Positive COVID-19 Cases Reported at Hilo VA Home

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Yukio Okutsu State Veterans Home. Website photo.

Seven residents and three staff members at Yukio Okutsu State Veterans Home have tested positive for COVID-19, officials confirmed.

According to an online post from the VA home, two of those residents are being treated at Hilo Medical Center and five are in isolation at the facility. The positive staff members are self-isolating at home and will not return to work until medically cleared.

“Based upon our contact tracing, we believe the virus entered the facility through a staff member who was exposed in the community,” the post stated.

Any residents experiencing signs or symptoms are isolated and tested. All staff is wearing personal protective equipment (PPE) in line with CDC guidelines. Facility leaders are also following the CDC and CMS guidance that applies once a nursing facility has a confirmed COVID-19 positive case, as well as working closely with physician partners and the Department of Health.

The initial staff member tested positive on Aug. 22 followed by another on Aug. 23 and the third on Tuesday. The seven resident results were also received Tuesday.


All residents and staff were tested for COVID-19 on Aug. 23-24. We have received the results from the Aug. 23 testing and those from Aug. 24 are pending.

“We are working diligently to limit the spread of the virus to other residents of the facility and are communicating this news to our residents, staff, and their loved ones,” the post stated.

At this time, only essential visitors and vendors are being allowed access to the VA home on a case-by-case basis. The VA home continues to follow CDC guidelines and screens all those who enter the facility.

Staff members are sent home if they report any signs or symptoms of COVID-19 or other illnesses.

With the additional coronavirus cases reported in East Hawai‘i, Hilo Medical Center has now opened an eight-bed COVID-19 unit that can expand as needed. As of 9 a.m. today, the unit was at its current capacity.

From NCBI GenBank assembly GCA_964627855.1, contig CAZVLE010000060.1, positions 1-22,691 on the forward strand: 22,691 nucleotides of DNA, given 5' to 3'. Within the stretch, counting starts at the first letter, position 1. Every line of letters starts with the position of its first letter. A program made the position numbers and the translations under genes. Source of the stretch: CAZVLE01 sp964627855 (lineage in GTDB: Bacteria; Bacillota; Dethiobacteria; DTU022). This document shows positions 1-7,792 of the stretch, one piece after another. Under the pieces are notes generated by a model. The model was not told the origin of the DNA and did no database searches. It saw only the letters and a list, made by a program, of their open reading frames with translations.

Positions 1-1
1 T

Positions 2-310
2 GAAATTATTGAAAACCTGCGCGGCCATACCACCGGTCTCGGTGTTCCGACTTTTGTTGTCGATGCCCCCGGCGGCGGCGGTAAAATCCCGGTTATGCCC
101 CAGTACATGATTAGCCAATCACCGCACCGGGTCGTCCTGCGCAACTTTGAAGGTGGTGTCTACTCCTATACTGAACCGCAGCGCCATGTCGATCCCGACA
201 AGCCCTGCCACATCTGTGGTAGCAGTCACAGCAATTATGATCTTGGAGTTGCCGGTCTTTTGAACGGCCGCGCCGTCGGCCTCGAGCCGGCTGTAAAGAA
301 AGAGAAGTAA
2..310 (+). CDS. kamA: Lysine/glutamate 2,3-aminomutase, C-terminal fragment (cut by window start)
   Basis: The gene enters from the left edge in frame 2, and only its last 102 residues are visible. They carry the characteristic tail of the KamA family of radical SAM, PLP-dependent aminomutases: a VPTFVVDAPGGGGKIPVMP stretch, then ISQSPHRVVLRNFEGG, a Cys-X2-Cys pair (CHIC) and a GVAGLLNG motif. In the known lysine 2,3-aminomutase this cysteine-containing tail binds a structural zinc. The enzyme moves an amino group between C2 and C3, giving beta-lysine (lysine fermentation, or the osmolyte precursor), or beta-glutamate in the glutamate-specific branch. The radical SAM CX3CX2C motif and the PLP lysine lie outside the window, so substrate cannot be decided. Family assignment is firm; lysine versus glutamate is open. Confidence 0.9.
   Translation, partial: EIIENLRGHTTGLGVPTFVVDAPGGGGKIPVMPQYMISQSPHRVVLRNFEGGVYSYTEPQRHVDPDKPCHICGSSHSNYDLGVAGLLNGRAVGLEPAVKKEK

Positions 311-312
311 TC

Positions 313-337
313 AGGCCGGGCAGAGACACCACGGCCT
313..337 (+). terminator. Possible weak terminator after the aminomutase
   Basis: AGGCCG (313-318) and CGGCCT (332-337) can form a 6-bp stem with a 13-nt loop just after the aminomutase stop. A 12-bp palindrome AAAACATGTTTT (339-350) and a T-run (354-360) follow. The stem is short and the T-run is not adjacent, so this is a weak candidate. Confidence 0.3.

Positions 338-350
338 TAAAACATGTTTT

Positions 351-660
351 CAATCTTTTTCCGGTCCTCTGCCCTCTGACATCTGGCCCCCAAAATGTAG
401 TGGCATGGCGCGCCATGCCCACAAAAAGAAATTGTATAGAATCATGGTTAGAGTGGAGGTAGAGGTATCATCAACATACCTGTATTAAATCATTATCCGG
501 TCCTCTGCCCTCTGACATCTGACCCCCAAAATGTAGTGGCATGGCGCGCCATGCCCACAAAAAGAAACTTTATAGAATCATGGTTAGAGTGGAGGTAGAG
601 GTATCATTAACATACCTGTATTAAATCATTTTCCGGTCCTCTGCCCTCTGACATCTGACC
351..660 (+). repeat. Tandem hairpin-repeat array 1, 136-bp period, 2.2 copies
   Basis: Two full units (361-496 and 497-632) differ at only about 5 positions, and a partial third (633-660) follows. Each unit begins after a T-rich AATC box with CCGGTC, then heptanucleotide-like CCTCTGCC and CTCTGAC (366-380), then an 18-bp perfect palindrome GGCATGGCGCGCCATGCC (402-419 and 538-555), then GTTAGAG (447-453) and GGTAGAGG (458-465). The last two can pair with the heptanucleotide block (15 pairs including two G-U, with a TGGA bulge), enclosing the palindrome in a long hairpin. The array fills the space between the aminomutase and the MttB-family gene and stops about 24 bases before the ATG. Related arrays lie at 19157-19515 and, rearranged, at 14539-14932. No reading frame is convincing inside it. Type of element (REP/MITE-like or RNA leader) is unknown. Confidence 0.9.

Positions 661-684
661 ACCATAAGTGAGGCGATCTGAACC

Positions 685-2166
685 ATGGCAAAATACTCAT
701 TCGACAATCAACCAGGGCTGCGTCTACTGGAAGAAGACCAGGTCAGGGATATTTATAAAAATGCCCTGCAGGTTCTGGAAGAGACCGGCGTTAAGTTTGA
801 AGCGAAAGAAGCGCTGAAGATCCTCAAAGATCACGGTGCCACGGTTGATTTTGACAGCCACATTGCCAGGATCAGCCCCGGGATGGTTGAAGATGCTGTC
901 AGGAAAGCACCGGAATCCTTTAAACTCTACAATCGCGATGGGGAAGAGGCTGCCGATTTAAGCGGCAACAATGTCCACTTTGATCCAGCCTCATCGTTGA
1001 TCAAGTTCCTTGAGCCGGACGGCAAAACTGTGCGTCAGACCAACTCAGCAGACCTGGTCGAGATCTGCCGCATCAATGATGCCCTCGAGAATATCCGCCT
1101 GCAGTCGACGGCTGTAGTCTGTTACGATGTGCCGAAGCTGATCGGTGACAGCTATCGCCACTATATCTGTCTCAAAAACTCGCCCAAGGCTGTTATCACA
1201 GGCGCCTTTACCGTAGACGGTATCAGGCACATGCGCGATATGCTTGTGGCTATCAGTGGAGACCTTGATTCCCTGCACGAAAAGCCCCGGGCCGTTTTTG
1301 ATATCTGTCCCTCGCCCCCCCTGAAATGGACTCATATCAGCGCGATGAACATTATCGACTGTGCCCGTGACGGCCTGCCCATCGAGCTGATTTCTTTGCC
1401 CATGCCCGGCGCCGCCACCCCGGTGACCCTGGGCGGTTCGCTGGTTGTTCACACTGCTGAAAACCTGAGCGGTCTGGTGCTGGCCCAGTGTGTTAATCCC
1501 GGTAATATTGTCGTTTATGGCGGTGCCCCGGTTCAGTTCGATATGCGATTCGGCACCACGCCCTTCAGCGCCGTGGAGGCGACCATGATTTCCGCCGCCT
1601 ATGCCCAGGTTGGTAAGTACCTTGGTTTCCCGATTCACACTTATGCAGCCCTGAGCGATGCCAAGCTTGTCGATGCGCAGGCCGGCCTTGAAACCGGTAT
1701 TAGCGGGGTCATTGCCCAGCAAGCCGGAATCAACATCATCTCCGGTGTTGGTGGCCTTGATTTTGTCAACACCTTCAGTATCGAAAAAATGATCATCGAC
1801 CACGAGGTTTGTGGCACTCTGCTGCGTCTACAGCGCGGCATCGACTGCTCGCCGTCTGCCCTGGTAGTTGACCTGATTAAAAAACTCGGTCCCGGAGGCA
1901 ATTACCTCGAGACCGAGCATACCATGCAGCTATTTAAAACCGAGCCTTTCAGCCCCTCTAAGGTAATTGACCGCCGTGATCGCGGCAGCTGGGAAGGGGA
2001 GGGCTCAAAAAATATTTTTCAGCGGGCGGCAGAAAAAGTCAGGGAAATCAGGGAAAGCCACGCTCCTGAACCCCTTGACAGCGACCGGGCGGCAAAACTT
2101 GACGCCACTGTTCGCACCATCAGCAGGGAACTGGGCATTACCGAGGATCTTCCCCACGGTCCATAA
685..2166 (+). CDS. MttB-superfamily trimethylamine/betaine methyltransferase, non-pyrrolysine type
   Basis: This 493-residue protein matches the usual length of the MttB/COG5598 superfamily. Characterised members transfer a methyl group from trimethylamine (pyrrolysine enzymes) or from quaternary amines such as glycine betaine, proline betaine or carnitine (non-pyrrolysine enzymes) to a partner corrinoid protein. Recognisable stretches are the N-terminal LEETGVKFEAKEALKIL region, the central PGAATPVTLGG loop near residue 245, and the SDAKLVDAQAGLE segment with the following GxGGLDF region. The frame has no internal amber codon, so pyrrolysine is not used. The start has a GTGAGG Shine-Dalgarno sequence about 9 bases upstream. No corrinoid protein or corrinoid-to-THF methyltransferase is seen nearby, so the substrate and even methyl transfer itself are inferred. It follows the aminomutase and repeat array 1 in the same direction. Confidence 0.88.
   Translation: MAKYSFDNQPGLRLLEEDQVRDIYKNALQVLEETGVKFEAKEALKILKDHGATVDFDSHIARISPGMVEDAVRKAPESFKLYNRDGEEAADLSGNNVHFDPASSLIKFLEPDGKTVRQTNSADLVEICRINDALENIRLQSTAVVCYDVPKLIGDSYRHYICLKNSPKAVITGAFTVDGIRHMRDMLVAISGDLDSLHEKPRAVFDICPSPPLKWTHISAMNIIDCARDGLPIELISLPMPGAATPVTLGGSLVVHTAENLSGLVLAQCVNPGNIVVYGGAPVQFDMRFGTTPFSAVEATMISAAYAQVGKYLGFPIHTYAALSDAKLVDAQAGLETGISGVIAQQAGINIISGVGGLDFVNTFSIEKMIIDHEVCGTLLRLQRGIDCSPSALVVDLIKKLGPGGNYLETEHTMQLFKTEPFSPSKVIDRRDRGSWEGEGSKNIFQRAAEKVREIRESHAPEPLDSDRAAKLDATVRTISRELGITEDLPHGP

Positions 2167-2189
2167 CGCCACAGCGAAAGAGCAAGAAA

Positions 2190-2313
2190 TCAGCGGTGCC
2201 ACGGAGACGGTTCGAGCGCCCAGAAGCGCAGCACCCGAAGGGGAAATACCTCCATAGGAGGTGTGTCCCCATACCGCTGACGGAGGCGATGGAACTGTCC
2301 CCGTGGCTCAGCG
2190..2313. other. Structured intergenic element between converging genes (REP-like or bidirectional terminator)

“We are all hands on deck right now,” said HMC spokeswoman Elena Cabatu.

Cabatu said HMC has been working with long-term care facilities from day one of the pandemic. The nursing homes would quarantine patients they receive from the hospital and then retest them.

“They’re doing screening like we’re doing screening,” Cabatu said. “We can be as careful as possible but it’s a tricky virus and it seems to be making its way around. It’s not a matter of if, but when we see an outbreak.”

There are currently 13 COVID-19 patients at HMC. As of Tuesday, the ICU was full — five of the patients were being treated for the coronavirus. Those in the ICU being treated for the virus are in a “pod” to eliminate the possible spread.

Cabatu said the hospital’s inventory of PPE is adequate, however, they anticipate that they’ll see real-time burn rates that will help them inform their inventory supplies going forward.


“We are constantly assessing our situation,” Cabatu said.

HMC is working with Hawai‘i County Civil Defense Agency and the DOH.

“Generally speaking we are keeping a pulse on as many developments we can,” Cabatu said. “We’re seeing clusters develop in completely unrelated cases.”

As cases continue to crop up, Cabatu said they have to be flexible and adjust as quickly as possible.

“This is the time for the community to really hunker down and get tested,” she said, adding the importance of physical distancing and wearing face masks.

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